|Publication number||US7646600 B2|
|Application number||US 12/103,114|
|Publication date||Jan 12, 2010|
|Filing date||Apr 15, 2008|
|Priority date||Apr 15, 2008|
|Also published as||US20090257191|
|Publication number||103114, 12103114, US 7646600 B2, US 7646600B2, US-B2-7646600, US7646600 B2, US7646600B2|
|Inventors||Richard M. Ecker, Michael T. Peets, Robert R. Genest|
|Original Assignee||International Business Machines Corporation|
|Export Citation||BiBTeX, EndNote, RefMan|
|Patent Citations (13), Referenced by (1), Classifications (8), Legal Events (4)|
|External Links: USPTO, USPTO Assignment, Espacenet|
1. Field of the Invention
This invention relates to packaging of computing systems and more particularly to packaging of large computing systems that include one or more central electronic complexes (CECs).
2. Description of Background
The industry trend has been to continuously increase the number of electronic components inside computing systems. A computing system can include a simple personal computer, a network of simple computers, or one or even a network of large computers that include one or more central electronic systems (CEC). While increasing the components inside a simple computing system does create some challenges, however, such an increase create many problems in computing systems that include one or more large computers. In such instances many seemingly isolated issues affect one another, especially when packaged together in a single assembly or networked or housed to other systems that are stored in close proximity.
A challenging problem associated with design and manufacture of computing systems, and especially large ones, is the issue of minimizing dynamic loading effects. In many instances CECs and other similar large computers are housed in an assembly and the assembly is then placed in a rack or frame with other CECs or components. Since every rack and every assembly often includes a variety of electronic components (such as daughter cards, elements and components that support logic entities, mid-plane boards and the like), in a dense packaging environment, the dynamic loading effects of such components can also cause electrical and mechanical failures if not dealt with adequately.
In order to minimize adverse dynamic loading effects, prior art frames that house CECs and other large computers have traditionally been designed to incorporate components that ensure structural integrity. Unfortunately, sometimes designing structurally sound frames can create other problems during installation and service. One such problem is plug-ability of node or electronic components. This problem is becoming more pronounced especially with next generation computers that incorporate many components. Misalignment during plugging may damage connector housings, contacts, or solder connections to the board. The structural integrity and support mechanisms demanded by the need for robust package integration become more compromised as the ever increasing density results in less available space to implement this adequately.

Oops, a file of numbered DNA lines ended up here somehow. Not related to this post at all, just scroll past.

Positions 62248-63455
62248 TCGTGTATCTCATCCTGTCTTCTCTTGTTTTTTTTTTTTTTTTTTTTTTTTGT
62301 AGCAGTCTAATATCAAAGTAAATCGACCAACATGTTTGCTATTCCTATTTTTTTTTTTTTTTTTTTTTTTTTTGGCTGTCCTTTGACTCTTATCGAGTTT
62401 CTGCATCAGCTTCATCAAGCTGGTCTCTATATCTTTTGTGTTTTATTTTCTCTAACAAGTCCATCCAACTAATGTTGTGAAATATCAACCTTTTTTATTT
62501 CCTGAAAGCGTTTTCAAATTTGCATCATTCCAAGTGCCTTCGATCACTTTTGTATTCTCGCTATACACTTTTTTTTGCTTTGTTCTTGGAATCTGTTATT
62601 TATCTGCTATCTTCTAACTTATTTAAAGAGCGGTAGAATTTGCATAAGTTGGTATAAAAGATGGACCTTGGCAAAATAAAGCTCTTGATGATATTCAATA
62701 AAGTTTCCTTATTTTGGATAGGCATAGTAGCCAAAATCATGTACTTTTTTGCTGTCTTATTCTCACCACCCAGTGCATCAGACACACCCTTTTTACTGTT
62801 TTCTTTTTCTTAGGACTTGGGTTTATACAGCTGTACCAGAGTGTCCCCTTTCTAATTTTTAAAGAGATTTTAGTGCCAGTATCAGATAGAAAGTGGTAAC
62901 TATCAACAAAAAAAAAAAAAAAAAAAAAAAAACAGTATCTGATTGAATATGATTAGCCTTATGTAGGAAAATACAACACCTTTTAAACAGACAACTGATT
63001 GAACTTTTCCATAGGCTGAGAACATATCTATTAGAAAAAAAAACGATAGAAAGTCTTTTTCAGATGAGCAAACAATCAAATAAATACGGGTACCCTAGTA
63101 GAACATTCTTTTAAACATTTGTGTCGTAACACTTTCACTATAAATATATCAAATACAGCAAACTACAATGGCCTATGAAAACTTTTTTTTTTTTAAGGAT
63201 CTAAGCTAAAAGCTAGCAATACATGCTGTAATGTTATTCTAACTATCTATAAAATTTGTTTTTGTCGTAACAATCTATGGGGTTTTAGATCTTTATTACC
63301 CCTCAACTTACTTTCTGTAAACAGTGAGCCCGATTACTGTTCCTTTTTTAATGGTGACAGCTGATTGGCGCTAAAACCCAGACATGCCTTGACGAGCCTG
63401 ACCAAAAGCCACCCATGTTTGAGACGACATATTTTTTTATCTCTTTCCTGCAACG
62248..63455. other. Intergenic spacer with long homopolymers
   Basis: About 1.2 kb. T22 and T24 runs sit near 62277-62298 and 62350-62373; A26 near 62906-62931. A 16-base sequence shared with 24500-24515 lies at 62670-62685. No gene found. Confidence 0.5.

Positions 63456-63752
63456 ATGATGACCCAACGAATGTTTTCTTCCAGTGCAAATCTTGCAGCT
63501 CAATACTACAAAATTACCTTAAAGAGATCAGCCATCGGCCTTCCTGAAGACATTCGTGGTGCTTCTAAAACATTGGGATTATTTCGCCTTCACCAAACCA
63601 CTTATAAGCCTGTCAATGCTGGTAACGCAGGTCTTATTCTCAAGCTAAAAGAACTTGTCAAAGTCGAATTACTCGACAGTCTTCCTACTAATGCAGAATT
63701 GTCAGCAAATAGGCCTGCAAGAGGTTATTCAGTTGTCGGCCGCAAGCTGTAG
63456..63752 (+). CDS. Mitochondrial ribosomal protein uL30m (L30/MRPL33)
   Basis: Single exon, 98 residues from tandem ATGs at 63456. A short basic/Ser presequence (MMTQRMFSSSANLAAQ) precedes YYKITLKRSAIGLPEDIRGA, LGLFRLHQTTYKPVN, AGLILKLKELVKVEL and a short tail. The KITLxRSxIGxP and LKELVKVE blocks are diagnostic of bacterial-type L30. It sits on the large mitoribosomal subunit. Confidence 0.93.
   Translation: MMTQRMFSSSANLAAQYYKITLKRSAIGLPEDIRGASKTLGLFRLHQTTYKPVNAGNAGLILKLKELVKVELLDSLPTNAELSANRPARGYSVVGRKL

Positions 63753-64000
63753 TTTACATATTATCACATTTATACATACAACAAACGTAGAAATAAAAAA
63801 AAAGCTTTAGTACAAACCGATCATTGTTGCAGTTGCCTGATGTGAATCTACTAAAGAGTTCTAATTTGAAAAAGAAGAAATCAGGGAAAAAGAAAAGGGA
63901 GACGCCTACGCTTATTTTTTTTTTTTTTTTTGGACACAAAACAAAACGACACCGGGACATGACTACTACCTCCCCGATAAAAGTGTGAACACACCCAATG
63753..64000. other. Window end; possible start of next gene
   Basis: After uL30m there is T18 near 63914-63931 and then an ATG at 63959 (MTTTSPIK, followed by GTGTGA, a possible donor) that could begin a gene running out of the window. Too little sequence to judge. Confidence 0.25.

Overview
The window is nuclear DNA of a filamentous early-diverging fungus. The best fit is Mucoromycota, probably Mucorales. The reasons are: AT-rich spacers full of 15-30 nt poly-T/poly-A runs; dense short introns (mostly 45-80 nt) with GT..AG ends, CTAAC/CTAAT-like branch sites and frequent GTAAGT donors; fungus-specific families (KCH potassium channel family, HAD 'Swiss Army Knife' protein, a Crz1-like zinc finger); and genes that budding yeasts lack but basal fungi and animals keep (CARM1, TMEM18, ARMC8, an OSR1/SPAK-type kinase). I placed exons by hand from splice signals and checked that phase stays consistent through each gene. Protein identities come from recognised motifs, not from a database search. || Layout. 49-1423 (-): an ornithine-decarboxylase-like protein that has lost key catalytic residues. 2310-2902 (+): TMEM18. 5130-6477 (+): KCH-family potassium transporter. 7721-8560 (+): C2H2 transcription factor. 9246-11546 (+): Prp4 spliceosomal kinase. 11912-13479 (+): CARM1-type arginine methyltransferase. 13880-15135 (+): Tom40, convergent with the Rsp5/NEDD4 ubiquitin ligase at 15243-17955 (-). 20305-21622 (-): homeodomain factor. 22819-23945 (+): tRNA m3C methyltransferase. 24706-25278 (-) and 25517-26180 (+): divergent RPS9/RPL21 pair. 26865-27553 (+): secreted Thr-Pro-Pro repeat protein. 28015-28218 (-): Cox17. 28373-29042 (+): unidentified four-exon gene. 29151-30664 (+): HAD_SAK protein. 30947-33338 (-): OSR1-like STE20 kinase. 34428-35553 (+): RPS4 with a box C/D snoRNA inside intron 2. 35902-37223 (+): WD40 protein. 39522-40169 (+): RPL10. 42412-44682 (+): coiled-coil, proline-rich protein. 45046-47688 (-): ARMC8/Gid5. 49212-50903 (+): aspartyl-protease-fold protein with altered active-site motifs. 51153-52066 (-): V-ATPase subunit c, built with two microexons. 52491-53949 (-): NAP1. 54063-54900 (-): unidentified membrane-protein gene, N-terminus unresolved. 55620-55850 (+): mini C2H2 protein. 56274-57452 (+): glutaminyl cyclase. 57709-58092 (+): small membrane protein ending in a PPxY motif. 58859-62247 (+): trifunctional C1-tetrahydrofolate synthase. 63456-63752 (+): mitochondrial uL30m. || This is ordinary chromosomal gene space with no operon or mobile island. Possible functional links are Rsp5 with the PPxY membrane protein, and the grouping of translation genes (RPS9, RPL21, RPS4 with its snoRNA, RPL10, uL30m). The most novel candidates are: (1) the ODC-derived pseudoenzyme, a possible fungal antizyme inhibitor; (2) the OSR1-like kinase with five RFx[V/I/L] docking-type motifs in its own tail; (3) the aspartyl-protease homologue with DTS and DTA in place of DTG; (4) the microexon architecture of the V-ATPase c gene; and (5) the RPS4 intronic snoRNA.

Consequently and in light of the prior art current designs that affect overall system performance of CECs and other similar computer systems, it is desirable to implement an assembly and corresponding method of packaging that can support high density components and address dynamic loading issues of such components while improving the plug-ability of issues.
The shortcomings of the prior art are overcome and additional advantages are provided through the provision of a method and incorporated assembly that enhance structural integrity and prevent interface deflection in a computer rack having a midplane and capable of housing a plurality of nodes. The assembly comprises at least one structural filler book capable of being disposed above or below said midplane where any node may be disposed having geometry and material properties to resist and counteract the plugging force of said node an causing a cancellation effect. The filler book have at least two horizontal supports being connected to one another via a vertical support and a plenum an air for directing air flow. The filler book is being secured to said rack or midplane via an engagement component disposed on one of its horizontal supports. The engagement component has a complementary air duct such that when said filler book and said engagement compartment are engaged and disposed in the rack, the air duct and the plenum align to provide a tuned path of air to be delivered to electronic components plugged to said rack and midplane.
Additional features and advantages are realized through the techniques of the present invention. Other embodiments and aspects of the invention are described in detail herein and are considered a part of the claimed invention. For a better understanding of the invention with advantages and features, refer to the description and to the drawings.
The subject matter which is regarded as the invention is particularly pointed out and distinctly claimed in the claims at the conclusion of the specification. The foregoing and other objects, features, and advantages of the invention are apparent from the following detailed description taken in conjunction with the accompanying drawings in which:
In the embodiments that will be discussed herein, a preferred housing arrangement is introduced which incorporates the use of a horizontally mounted mid-plane assembly (i.e., parallel to the ground) with vertically plugged electronic card assemblies (a.k.a. PU Books, Nodes, etc.) using a separable interface connector system. Unfortunately, the action of plugging a node into a common midplane interface without sufficient opposing resistance to that plugging force, may allow damaging motherboard deflection. This deflection also jeopardizes connector mating alignment and registration.
In the particular example shown in the illustration of
In the example of
In a preferred embodiment, the filler books 300 are secured to the rack 200 and midplane 210 via an engagement component 320 as will be discussed later.